• Roommates.nyc
  • 23 bidders
  • winner: hoofhearted
  • $69
  • Brownstones.nyc
  • 23 bidders
  • winner: luckbealady
  • $530
  • Garden.nyc
  • 22 bidders
  • winner:: motionx
  • $1,021
  • Living.nyc
  • 24 bidders
  • winner: greenappletree
  • $2,650
  • Rentals.nyc
  • 48 bidders
  • winner: guyg
  • $5,700
  • Condos.nyc
  • 41 bidders
  • winner: changejobs
  • $4,610
  • Homes.nyc
  • 37 bidders
  • winner: motionx
  • $3,200
  • Lofts.nyc
  • 29 bidders
  • winner: odash
  • $1,200
  • Studios.nyc
  • 27 bidders
  • winner: nameinvest
  • $1,008
  • CoOps.nyc
  • 23 bidders
  • winner: hoofhearted
  • $520
  • Interiors.nyc
  • 22 bidders
  • winner: nameinvest
  • $500
  • RealEstate.nyc
  • 60 bidders
  • winner: changejobs
  • $21,300
  • Sublet.nyc
  • 24 bidders
  • winner: guyg
  • $560

Using market metrics, the city can point to some positive results…

  • The auction winners now have the opportunity to develop these 20 domain names.
  • Someday soon some new websites might emerge and improve our lives. And if they are successful, add some jobs and taxes to our economy.
  • The city and several intermediaries will receive some revenue.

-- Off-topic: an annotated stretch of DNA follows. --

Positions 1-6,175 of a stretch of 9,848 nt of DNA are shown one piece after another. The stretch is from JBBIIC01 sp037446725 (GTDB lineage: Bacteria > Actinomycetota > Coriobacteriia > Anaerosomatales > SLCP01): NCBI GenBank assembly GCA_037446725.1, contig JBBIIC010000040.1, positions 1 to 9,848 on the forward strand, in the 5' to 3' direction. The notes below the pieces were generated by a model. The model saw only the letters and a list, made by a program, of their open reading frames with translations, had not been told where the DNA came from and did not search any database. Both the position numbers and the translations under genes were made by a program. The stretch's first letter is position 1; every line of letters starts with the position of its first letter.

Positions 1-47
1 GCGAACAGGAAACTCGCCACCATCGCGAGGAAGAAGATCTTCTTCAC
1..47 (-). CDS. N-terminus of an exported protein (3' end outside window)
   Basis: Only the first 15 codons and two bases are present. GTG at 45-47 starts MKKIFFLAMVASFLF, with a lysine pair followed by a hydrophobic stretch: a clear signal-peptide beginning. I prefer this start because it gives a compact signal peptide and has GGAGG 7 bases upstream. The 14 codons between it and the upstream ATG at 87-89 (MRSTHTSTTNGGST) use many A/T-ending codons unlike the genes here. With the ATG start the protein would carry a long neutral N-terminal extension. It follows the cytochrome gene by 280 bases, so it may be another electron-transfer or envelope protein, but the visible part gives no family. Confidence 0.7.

But the negative impacts are far more numerous and consequential…

Let’s explore this proposition by looking at this auction’s effects on a developer shopping for a domain name, and a typical New York internet user. From a developers perspective, with more than 1,000 TLDs to choose from, why choose one from the .nyc TLD? What makes it a better choice than a .com? Or selecting a descriptive TLD: a .lawyer for someone starting a law practice? And from a New Yorker’s perspective, what difference does it make if s/he receives predictable results from our city’s TLD?

The answer to all these questions is trust. While there are several factors that engender trust, to a large degree, it emerges organically from an intuitive TLD. Trust is engendered when one types a domain name and arrives at the expected resource. The simplest and quickest way for the .nyc TLD is to become trusted, is by setting standards that encourage an intuitive name space.

Let me detail the ways the high-bid auctions damage an intuitive and trusted TLD.

  • First, these are heritage names with a meaning that exists in the heads of New Yorkers. They should be providing the base for a more intuitive Internet both for New Yorkers and those seeking our resources. To the extent that they’re not part of an intuitive guidance system, they diminish the reliability of our city’s TLD.
  • Without public interest commitments guiding their use, city residents may utilize these names only at the whim and will of the auction winners.